Oct. 25, 1954: Betty White becomes honorary mayor of Hollywood.
Note: This is an encore post from 2013.
During the 1930s and 1940s, neighborhoods and cities surrounding Los Angeles named celebrities as honorary mayors to help gain their areas vital city services like flood control, better roads, and new schools, post offices, and banks. Most who served did so as an act of public service, gladly giving back to their communities for all the success they had achieved. By the 1950s, however, serving as honorary mayor often meant earning greater publicity opportunities rather than performing a needed civic duty.
The city of Los Angeles boomed after World War II, with many veterans returning to a city they had passed through on their way overseas. African Americans flocked here for what they saw as greater opportunity and freedom. Manufacturing plants exploded, leading to a higher standard of living for many people. This growing prosperity allowed the city to provide more and better services as the metropolitan area expanded.
More celebrities were named honorary mayors, but many seemed to be merely window dressing for photographs showing ground-breakings, store openings, banquets, and festivities. The “job” functioned more as a highlight of a resume rather than public duty, becoming a revolving door of famous names acting as the face of their communities.
North Hollywood’s honorary mayors in the 1950s came from the film industry: Elyse Knox in 1953, Julia Adams in 1954, Barbara Britton in 1955, Martha Hyer in 1956, and Gordon MacRae in 1957, who visited the North Hollywood High School students presenting the first Southern California high school production of “Oklahoma!” that year.
A cornucopia of other celebrities served as honorary mayors in their communities. Jerry Lewis served as honorary mayor of Pacific Palisades in 1952, Roy Rogers acted as Van Nuys’ honorary mayor in 1953, replacing Andy Devine after more than 14 years of service, Charlie Ruggles served as San Fernando’s honorary mayor in 1953, Liberace served as Sherman Oaks’ honorary mayor in 1954, Walter Brennan acted as Panorama City’s honorary mayor in 1955, John Wayne replaced Spade Cooley as Encino’s honorary mayor in 1956, and Jack Webb served as Studio City’s honorary mayor in 1957.
By the late 1950s, television stars replaced film stars in those positions. Many communities, however, were beginning to replace celebrity figureheads with important civilian members of their communities, people already contributing their time and talents in public service.
The city of Hollywood, however, found a way in the 1950s for making the position of honorary mayor actually provide funds for charity. In 1952, the Kiwanis Club began sponsoring a “race” for the title to raise funds for underprivileged children – each vote required a payment of a dime to help buy playground equipment, movie projectors, hearing aids, crutches, and the like. Celebrities from the fields of film, radio, TV, and recording threw their names into play.
Actress Barbara Britton won the position in 1952, with The Los Angeles Times noting that she planned to name the following celebrities to honorary positions: Red Skelton as fire chief, Hal Peary as water commissioner, Vince Barnett as universal service, Jean Hersholt for health, Jack Benny as treasurer, Bob Cummings in charge of airports, John Wayne in charge of building and safety, Dick Whittinghill in charge of administration, James Cagney leading harbor, Barbara Stanwyck as librarian, Richard Denning as police chief, Art Linkletter leading public works, Marilyn Monroe in charge of parks and recreation, Rosalind Russell leading social services, and Robert Stack in charge of traffic.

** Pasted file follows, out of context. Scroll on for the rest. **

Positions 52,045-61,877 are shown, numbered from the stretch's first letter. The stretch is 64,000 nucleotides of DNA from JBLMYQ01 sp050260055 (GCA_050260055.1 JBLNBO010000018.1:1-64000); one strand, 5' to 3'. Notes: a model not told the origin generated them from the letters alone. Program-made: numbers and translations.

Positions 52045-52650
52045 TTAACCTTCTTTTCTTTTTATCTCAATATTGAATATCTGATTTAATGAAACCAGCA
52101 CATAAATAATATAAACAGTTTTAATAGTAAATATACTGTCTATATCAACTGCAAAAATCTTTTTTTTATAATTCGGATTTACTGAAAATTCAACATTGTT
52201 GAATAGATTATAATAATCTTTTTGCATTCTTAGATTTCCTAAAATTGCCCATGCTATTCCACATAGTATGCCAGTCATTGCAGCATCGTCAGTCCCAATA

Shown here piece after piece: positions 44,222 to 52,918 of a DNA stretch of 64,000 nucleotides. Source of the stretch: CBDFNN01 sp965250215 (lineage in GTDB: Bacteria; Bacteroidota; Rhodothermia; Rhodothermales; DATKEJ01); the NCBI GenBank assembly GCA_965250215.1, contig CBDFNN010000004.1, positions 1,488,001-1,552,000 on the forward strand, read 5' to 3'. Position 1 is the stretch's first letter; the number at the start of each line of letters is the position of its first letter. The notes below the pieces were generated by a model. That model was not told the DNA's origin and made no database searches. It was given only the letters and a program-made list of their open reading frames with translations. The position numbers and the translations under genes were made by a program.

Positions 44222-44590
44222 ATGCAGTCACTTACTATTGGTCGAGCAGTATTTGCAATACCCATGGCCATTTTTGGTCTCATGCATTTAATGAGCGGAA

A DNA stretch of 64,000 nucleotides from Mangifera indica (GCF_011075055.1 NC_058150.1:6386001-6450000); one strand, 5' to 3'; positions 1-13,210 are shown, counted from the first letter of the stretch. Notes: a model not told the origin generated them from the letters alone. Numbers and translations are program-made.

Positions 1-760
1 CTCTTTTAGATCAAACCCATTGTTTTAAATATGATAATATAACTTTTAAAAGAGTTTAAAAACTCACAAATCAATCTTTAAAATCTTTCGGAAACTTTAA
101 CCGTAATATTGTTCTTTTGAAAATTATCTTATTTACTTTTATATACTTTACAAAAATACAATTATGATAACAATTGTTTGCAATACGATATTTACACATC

Anyone anywhere in the country could vote in 1953, as long as they mailed their vote with a dime to the correct Hollywood address. Stars with nationwide shows promoted their “campaigns” to their viewers, asking for votes. Thirty people entered the race that year, including Liberace, Betty White, Elena Verdugo, Tennessee Ernie Ford, and Lawrence Welk. Jack Bailey, emcee for “Queen For a Day,” won the election.
White really wanted to win in fall 1954, mentioning the race every day on her nationwide show. She won a strong race over Pinky Lee, Welk, Ford, Hugh O’Brian, and others. Over $14,000 was raised that year, with funds coming from as far away as Maine. During her service, White issued a proclamation honoring the 20th anniversary of Social Security during the week of Aug. 8, 1955.
In 1957, Art Linkletter, as Hollywood’s honorary mayor, spearheaded a fundraising campaign for a large number of charities under the sponsorship of the Hollywood Charitable Foundation. By 1960, the drive to raise money seemed to be gone.
An April 16, 1965, Times story noted that the San Fernando Valley’s honorary mayors had long been merely figureheads, but an organization called Honorary Mayors Assn. of Los Angeles was formed “…to find how to serve a more useful and functional purpose to our communities and the city of Los Angeles,” as explained by Frances O’Farrell. They hoped to hold monthly meetings at City Hall, and wanted to bring their communities more directly to the city, as well as help Mayor Sam Yorty entertain special dignitaries visiting the metropolis. O’Farrell explained how Chambers of Commerce picked honorary mayors. “The chambers usually want someone who will create a favorable public image for the community.”
The position of honorary mayor continues to be awarded by many communities to this day. Community leaders as well as celebrities serve, once again merely as figureheads at grand openings, special events, and the like. Gone are the days when these positions advocated important services instead of being merely a ceremonial role.